Jan 262010
 

Mariamne 1887
Mariamne was the second wife of Herod the Great, a very paranoid man. She was evidently so beautiful that Herod gave instructions that if he himself were to die, she should be put to death also, since Herod expected another man would want her once he himself was out of the way. He became convinced that she had committed adultery. In this painting, the Judges in the background have condemned her to death, a cowardly action in the face of little evidence, in order to please Herod. They may further have disliked her pride and outspokenness. Herod is portrayed as indecisive and agonized, wildly swinging from one emotion to another, as is characteristic of paranoids. Legend has it that Herod, loth to lose her entirely, kept her body preserved in honey for seven years afterward.


Cleopatra 1888
‘Where’s my serpent of the old Nile? For so he calls me.’
Antony and Cleopatra, William Shakespeare, Act 1


The Lady of Shalott 1888
(Click on any of these paintings for a large view.)
Simply my favorite painting in the whole world. Standing next to this painting, the Lady stands out from the background almost physically, owing to the muted background being painted thinly and the built-up, almost sculptured paint on the figure. This painting, which is large, was to some extent painted en plein air in order to render the landscape more real. It must have been very difficult to anchor so large a canvas in even a mild wind. However, it is utterly real to look upon. Definitely worth the trouble. Some of Waterhouse’s pastoral paintings of later years don’t look like real English countryside. This one does.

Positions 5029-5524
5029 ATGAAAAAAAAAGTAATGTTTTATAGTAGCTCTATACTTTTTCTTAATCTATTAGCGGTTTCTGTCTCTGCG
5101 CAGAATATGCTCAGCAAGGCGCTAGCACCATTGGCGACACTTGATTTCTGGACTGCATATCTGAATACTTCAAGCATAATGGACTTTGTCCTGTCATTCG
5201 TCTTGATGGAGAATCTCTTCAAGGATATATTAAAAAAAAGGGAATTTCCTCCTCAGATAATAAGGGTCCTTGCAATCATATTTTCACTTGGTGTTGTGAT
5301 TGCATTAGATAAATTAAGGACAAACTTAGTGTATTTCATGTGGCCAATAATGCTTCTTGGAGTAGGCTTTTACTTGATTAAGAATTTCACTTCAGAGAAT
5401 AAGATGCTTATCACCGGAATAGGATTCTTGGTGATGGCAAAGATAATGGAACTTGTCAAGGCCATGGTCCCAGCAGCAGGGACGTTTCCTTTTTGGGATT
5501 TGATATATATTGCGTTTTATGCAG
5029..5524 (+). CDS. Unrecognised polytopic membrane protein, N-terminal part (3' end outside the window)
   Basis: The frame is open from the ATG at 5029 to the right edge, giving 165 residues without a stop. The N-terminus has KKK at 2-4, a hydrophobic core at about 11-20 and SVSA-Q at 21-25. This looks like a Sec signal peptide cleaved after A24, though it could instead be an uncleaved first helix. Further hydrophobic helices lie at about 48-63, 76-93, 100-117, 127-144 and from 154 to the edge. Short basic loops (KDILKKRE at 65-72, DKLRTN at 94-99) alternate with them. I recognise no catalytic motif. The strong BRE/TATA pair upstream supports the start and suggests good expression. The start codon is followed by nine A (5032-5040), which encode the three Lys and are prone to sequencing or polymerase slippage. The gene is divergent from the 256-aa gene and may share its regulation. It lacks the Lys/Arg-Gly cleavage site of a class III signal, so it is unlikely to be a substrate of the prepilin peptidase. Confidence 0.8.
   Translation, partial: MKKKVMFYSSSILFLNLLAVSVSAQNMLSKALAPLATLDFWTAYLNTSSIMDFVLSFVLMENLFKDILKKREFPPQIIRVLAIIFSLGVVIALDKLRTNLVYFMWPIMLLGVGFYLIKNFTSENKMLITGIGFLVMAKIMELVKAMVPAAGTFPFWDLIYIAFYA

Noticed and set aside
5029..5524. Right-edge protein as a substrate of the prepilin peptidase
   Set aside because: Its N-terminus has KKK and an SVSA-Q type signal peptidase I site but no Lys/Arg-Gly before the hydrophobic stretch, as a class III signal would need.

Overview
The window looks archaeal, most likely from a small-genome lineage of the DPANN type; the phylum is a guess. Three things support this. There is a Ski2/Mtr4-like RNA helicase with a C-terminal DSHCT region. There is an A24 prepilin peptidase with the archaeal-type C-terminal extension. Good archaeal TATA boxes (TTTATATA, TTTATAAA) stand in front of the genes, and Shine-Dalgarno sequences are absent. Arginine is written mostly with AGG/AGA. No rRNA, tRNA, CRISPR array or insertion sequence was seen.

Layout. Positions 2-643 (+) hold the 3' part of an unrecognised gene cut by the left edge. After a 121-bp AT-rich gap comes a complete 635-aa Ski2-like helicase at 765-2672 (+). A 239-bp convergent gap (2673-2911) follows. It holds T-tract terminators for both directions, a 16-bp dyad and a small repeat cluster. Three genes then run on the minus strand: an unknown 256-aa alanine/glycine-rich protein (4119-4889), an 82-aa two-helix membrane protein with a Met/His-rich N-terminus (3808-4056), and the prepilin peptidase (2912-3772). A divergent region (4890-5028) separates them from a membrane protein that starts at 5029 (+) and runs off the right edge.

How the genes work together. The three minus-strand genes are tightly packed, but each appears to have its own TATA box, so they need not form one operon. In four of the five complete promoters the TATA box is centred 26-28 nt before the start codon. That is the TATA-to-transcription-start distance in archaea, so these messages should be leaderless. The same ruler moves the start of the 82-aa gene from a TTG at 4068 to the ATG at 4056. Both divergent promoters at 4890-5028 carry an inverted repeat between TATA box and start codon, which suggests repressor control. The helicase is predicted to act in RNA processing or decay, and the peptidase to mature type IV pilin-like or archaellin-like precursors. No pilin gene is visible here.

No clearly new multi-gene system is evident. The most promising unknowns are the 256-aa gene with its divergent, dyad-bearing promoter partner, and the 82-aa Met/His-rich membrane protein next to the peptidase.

Circe Offering the Cup to Ulysses 1891
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Jan 262010
 

The Lady of Shalott 1894
Geneia particularly likes this painting of the Lady of Shalott. “The Lady” seems the perfect metaphor for Victorian womanhood, cloistered in a domestic world, racked with longing for freedom and the pursuit of passion. This painting illustrates the point in the story where she turns away from the mirror, in which (like Plato’s cave dwellers) she turns away from the shadowplay of the mirror and gazes full at Lancelot through the window. The mirror cracks (click on the painting to see it better) and she begins to die from that instant.


St. Cecilia 1895


Hylas and the Nymphs 1896
Keep going to Older Posts. They’re not older. You’re only half way through the Waterhouse Pictures.
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